Randy Olson is right: "Superior" is a badly chosen word. Saying, as I did in Round Two, that science is a "superior way of knowing" contradicts my first-round essay, which argued that science is not just one of many belief systems, but a different way of knowing. To explain how science should not be defended, I invoked the scene on Mount Carmel staged by Elijah, where the God of the Jews sets a pile of wood on fire after Baal is unable to do so. I said: "Science is not just another point of view."
I used the word "superior" just once, in the headline, and I lost Randy Olson in the process. I am surprised that he didn't feel obliged to come up with alternative language. I hereby invite him and the other member of this roundtable, Roger Pielke, to join with me in this final round to identify forceful and productive -- yet inoffensive -- language that justifies giving priority to science in children's education and in the processes of government. (Here I am assuming they agree that such priority is warranted.)
I have been collecting adjectives that others have used to describe what is different about science. Paul Nurse, now head of the Royal Society, wants students to be able to distinguish astronomy from astrology; he thinks the key is to show that science is "reliable." Stewart Brand, founder of the Whole Earth Catalog, says science is "confirmable." Spencer Weart, a historian of science, asserts that science is "universal," in no way owned or controlled by any nation or sect. To this list let me add that science is "welcoming," in the sense that it nourishes the counter-argument. "Reliable, confirmable, universal, and welcoming" is a good package that succinctly bundles what I wrote in Round One: "Science is a process of searching, always incomplete. Its norms include strict evidentiary standards and transparency. Anyone working anywhere can overturn a prior consensus."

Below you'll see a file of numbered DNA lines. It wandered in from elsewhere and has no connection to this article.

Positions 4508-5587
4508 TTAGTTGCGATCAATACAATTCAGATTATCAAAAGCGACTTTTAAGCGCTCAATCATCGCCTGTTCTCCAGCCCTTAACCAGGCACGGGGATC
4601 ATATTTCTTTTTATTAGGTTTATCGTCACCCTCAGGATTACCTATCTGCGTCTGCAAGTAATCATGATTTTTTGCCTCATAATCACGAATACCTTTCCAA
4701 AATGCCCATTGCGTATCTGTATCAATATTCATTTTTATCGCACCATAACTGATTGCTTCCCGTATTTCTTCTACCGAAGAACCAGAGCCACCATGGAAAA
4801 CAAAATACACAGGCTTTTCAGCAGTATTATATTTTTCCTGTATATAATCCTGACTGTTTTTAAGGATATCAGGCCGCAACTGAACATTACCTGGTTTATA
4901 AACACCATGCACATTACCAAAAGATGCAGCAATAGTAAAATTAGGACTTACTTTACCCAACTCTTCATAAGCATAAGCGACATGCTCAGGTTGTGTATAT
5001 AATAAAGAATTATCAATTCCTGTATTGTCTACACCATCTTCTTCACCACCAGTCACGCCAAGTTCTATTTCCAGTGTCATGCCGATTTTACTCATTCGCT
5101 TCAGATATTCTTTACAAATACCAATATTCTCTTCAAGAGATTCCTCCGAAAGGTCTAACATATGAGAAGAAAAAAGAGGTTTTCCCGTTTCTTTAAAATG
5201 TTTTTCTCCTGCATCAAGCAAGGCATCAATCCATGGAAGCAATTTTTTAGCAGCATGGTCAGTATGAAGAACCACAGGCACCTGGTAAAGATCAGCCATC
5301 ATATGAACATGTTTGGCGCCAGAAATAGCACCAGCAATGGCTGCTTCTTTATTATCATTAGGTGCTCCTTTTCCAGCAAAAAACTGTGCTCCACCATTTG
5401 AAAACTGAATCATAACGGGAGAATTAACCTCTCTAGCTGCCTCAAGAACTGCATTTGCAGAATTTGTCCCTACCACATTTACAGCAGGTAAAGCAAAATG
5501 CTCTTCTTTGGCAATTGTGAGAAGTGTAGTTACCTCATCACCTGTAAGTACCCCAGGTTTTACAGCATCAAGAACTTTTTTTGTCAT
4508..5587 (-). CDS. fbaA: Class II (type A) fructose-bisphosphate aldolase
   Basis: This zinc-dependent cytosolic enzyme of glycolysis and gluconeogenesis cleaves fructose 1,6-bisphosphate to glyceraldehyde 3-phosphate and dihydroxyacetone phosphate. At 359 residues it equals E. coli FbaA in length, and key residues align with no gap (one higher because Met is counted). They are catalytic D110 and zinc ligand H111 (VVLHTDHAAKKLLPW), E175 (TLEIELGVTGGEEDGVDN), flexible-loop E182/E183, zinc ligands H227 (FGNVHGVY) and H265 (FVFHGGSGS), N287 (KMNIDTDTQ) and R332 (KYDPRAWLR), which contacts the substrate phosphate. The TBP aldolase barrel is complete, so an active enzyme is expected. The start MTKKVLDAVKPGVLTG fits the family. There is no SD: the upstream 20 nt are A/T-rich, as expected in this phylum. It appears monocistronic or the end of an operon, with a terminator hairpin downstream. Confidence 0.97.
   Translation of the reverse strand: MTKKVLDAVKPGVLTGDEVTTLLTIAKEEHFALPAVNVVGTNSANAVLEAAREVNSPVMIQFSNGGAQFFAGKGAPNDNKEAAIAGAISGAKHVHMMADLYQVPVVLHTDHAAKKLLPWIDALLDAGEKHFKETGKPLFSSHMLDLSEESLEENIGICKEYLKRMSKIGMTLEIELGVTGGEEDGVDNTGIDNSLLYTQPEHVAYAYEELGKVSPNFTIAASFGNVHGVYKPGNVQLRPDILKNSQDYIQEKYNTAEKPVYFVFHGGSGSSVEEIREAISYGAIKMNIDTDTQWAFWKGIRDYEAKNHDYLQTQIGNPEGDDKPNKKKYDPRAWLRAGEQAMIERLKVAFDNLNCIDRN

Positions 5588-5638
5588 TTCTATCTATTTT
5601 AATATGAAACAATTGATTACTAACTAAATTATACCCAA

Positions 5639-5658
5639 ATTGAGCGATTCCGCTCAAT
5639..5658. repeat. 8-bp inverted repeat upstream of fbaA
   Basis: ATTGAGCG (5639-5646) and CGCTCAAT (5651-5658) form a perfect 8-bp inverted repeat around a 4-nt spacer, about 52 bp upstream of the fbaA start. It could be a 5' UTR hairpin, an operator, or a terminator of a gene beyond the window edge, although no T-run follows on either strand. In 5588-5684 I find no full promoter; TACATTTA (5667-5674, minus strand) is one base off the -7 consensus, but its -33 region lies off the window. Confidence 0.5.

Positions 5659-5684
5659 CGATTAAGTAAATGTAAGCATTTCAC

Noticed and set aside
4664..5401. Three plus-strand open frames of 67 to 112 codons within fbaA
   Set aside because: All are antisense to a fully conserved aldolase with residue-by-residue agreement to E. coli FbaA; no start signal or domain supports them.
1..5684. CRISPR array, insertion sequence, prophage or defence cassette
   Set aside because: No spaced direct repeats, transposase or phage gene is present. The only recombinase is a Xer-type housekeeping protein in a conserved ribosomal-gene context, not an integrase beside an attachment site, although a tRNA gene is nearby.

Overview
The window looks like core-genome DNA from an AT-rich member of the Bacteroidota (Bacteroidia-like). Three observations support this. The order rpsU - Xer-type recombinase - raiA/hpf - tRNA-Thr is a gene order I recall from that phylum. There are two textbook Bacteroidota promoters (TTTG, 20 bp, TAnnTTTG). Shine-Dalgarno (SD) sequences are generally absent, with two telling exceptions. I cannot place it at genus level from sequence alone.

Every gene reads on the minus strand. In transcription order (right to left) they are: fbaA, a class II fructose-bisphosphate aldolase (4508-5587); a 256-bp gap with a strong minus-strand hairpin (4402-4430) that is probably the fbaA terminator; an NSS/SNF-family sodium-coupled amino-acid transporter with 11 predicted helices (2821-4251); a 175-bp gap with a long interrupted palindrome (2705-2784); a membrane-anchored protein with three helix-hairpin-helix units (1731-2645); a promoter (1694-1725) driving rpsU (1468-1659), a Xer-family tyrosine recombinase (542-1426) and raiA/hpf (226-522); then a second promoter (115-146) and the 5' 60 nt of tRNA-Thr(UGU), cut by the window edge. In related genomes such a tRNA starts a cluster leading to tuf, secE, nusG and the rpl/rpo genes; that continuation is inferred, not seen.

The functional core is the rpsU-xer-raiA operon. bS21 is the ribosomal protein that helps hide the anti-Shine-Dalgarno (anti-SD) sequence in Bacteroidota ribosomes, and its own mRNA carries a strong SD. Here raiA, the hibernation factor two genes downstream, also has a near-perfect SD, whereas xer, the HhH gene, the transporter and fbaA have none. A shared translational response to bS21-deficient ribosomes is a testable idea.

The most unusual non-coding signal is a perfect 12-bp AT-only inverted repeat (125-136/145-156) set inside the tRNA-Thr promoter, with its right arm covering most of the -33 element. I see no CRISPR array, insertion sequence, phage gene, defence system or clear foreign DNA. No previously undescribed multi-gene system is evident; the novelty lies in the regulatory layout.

The case for the distinctiveness of science is treated skeptically by practitioners of "science studies," a relatively new, cross-cutting research area found in many universities, but usually not in their natural science departments. The science studies researcher can be expected to assert that science is not universal to the extent that it is culturally determined; not welcoming to the extent that it imposes conformity; and not reliable or confirmable to the extent that it is the expression of self-interest. The problems we are facing today in our public discourse about science have some of their roots in an agreement to disagree, dating to nearly half a century ago, between those who believe there is an underlying reality that science accesses uniquely and those who see science as only one enterprise among many, all with feet of clay. Forthright dialogue between natural scientists and science studies researchers is overdue. Conceivably, it will lead to a level of mutual understanding sufficient to reduce the current level of discord regarding what science aspires to and has already achieved.
We were asked, at the beginning of all this: "What is the proper scientific response to the political distortion -- or even outright rejection -- of science?" Indeed, this is one of the most critical questions of our times. The stakes are very high; I warned that "an age of darkness could lie ahead." The central task is to "retain -- or perhaps regain -- the public's trust." Science at its best is widely admired (I likened science to a palace). Friends of science who are not scientists can be especially helpful.
In pursuit of the goal of countering the rejection of science as a way of knowing, my principal recommendation is to put much more effort into communicating how science is done nearly all of the time -- its norms and strategies. Thanks to the creativity and diligence of a generation of science communicators, the heroic accomplishments of science -- from the structure of DNA to the mapping of black holes -- are broadly appreciated. Arguably, however, these efforts have done little to reduce the alienation of large segments of the public from the scientific enterprise. Perhaps, if the communicators of science put comparable effort into explaining the processes that make science distinctive, a more profound and trusting relationship between the layperson and the professional will emerge.